Mahindra is a classic conglomerate with participation in diverse businesses and multiple end markets. However, we believe the company is well positioned in only one of its main business segments: the farm equipment segment. Even as Mahindra derives more than one third of its operating profits from this segment, the company's positioning in other businesses dilutes overall profitability and constrains its ability to generate sustainable economic profits. Return on invested capital has trailed the company's cost of capital in three of the past six years and we expect a similar trend in the future as well.
Growth in the Indian farm equipment industry has been driven by priority lending status accorded to tractor financing (attracting lower interest rates), a good monsoon season over the years (increasing farm productivity), successful implementation of the National Rural Employment Guarantee Act (leading to fewer available farmworkers), and higher minimum support prices (causing enhanced rural income). However, Mahindra, the market leader for the last 28 years, has outpaced the industry's growth through a combination of organic and inorganic growth. The company's acquisition of a majority stake in one of its competitors, Punjab Tractors Limited, increased Mahindra's already dominant domestic market share from 30% in fiscal 2008 to more than 37% in fiscal 2009. Increased spending on research and development has led to the introduction of newer models in the sub-20 horsepower category and over-50HP category. This, coupled with good replacement demand in the mid 31HP-50HP categories, has further augmented Mahindra's market share to 42% in fiscal 2011. These initiatives have also helped Mahindra fend off competitive pressures from local rivals Tractor and Farm Equipment, or TAFE, and global majors Deere & Company DE and New Holland CNH, and aided operating margin growth from 11% in fiscal 2007 to 15% in fiscal 2011. Even though we do not expect the tractor industry to grow at the historical CAGR of 20%, we believe Mahindra is best positioned in the domestic market. It has a solid reputation, a strong dealership network of more than 1,000 dealers (20% more than the nearest local competitor) and a healthy relationship with end users to benefit from the estimated 10% growth in our forecast.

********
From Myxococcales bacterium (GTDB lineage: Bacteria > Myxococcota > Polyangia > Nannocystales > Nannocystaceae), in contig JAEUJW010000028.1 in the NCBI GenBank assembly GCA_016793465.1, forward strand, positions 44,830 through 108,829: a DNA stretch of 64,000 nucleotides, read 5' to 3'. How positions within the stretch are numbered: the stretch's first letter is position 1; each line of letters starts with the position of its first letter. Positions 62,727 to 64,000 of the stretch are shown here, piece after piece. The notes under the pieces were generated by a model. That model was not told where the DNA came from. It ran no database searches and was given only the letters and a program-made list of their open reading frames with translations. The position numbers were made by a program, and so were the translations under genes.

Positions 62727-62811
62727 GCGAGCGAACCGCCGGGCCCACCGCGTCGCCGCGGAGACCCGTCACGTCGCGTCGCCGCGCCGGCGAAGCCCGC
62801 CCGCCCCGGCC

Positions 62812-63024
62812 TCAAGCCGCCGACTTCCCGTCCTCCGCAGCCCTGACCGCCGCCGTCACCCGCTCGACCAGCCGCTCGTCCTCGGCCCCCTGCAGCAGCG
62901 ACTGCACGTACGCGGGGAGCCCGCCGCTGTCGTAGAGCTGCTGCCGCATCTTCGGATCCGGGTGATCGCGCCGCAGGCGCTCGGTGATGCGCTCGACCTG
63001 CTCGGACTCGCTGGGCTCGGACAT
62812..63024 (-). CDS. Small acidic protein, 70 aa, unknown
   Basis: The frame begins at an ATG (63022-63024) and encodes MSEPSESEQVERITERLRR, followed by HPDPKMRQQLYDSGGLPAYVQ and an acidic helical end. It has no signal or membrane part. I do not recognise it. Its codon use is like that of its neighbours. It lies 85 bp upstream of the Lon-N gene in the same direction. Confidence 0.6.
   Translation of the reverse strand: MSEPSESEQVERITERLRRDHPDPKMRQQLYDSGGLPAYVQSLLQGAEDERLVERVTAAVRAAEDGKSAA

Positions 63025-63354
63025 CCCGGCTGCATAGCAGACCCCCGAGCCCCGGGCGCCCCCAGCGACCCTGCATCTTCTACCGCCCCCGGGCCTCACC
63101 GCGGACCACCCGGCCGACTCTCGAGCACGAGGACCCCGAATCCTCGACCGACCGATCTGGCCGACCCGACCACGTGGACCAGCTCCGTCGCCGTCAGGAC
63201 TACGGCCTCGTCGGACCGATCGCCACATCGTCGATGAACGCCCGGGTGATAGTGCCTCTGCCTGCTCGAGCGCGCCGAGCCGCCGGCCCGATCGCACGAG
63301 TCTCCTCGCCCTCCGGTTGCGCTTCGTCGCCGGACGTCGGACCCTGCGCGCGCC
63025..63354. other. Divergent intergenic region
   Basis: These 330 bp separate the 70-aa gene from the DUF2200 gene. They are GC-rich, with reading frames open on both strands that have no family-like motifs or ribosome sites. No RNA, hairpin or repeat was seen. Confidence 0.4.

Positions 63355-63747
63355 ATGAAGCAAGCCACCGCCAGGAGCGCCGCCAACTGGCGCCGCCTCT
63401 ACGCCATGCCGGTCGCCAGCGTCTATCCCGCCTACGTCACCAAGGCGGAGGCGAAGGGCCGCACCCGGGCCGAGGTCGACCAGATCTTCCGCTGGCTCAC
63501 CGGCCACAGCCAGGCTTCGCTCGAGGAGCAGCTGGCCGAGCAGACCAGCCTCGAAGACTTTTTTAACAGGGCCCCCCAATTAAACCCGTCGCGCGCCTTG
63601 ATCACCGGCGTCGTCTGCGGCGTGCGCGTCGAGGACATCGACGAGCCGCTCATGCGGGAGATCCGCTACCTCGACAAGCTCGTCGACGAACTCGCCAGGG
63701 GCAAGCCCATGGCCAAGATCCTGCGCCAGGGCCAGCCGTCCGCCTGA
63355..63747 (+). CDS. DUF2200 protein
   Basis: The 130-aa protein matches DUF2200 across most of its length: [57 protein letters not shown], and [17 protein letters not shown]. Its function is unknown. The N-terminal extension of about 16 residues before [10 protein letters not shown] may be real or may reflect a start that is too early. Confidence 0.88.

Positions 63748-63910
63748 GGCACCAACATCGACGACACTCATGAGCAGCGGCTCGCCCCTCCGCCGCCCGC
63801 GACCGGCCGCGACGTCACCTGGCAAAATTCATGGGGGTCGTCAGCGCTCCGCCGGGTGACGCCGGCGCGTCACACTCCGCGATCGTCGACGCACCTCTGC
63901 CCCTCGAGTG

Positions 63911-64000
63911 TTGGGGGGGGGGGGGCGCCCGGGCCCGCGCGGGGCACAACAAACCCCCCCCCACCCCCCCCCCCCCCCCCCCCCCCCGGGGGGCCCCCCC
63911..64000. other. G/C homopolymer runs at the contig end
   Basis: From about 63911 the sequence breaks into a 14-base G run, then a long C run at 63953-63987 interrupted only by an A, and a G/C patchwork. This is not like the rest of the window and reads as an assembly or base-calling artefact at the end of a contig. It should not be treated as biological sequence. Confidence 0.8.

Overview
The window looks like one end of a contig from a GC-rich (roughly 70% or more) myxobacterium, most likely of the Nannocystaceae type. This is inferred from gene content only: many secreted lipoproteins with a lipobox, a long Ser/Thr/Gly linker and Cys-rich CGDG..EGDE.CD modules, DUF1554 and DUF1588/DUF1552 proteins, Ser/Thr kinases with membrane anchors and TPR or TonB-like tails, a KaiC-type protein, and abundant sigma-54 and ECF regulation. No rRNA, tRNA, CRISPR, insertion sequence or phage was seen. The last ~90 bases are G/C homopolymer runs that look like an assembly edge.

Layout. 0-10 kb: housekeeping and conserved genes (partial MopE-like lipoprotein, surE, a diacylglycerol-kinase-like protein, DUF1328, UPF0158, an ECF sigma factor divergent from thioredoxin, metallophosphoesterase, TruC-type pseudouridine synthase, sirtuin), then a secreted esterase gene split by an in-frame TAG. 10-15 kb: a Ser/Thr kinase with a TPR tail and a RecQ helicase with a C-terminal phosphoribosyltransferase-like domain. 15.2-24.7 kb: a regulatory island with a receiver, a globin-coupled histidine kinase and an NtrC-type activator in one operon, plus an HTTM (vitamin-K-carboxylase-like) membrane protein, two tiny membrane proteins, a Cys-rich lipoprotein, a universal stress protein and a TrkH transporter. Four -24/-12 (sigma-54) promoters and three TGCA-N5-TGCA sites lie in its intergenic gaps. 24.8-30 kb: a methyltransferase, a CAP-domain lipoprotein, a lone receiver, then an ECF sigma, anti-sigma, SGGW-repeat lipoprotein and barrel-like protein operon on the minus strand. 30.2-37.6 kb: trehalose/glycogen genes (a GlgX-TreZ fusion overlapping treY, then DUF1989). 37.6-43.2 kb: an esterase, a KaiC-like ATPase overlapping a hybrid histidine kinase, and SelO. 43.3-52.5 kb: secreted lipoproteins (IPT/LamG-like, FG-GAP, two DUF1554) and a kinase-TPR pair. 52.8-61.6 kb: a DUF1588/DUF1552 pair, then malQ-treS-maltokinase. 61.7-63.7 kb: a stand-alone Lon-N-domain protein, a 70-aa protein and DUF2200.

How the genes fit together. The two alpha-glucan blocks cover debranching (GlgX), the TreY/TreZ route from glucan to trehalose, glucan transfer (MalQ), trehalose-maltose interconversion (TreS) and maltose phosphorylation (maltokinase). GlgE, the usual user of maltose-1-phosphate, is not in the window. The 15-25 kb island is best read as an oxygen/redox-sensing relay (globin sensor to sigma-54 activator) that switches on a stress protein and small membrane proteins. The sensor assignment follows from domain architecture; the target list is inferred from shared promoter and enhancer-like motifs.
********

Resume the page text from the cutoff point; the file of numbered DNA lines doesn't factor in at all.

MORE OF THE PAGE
Mahindra has a niche and limited presence in the Indian automotive industry. It is the leader in the diesel-powered passenger utility vehicle segment, with a market share of 53% in fiscal 2012. Its key models, Bolero and Scorpio, and the new Xylo and XUV 500, have the potential to enable Mahindra to keep its lead in this segment. However, this segment accounts for only about 14% of the total Indian passenger vehicle, or PV, market, thereby affording Mahindra only 8% of the overall domestic PV market. The company's 2011 acquisition of SsangYong Motors, the almost bankrupt South Korean SUV and luxury car manufacturer, was intended to increase the company's geographic footprint and gain further SUV technological expertise. However, we expect continued losses at SsangYong to result in a decline in Mahindra's operating margins in the near term. Among domestic commercial vehicles, or CVs, Mahindra holds second position in the light CV segment. However, we expect increased competition from local rivals Tata Motors TTM and Ashok Leyland ASHOKLEY, as well as global OEMs Daimler Benz AG DAI and GM GM to limit Mahindra's future growth in this segment. At the same time, cyclicality of demand, low switching costs for its customers and high operating leverage in this business pose a serious challenge in the long run to earn excess economic profits.
Mahindra participates in the Indian Information Technology sector through Tech Mahindra, or TML. TML will be fifth in the Indian IT industry after its proposed fiscal 2013 merger with Mahindra Satyam, or MS (the erstwhile Satyam Computers Services). But TML's exposure to a few big customers, leading to constant pricing pressures and MS' legacy issues, constrain our enthusiasm for the company's future growth. Mahindra also has a strong presence in the Indian rural and semi-urban finance market through its subsidiary, Mahindra and Mahindra Financial Services Limited, or MMFSL. Although this business has more than doubled in the last four years and we expect continued strong growth for its products and services, it accounts for only 15% of Mahindra's overall operating income, thereby limiting any significant contribution to Mahindra's future operating profits. The company's other business forays into hospitality, infrastructure, engineering and auto components, steel trading and processing, defense equipment, aerospace and many others altogether account for about 15% of its revenue and less than 10% of its operating profits. Although we expect these businesses to grow in the near term, we do not expect Mahindra to gain any long-term structural advantage from them.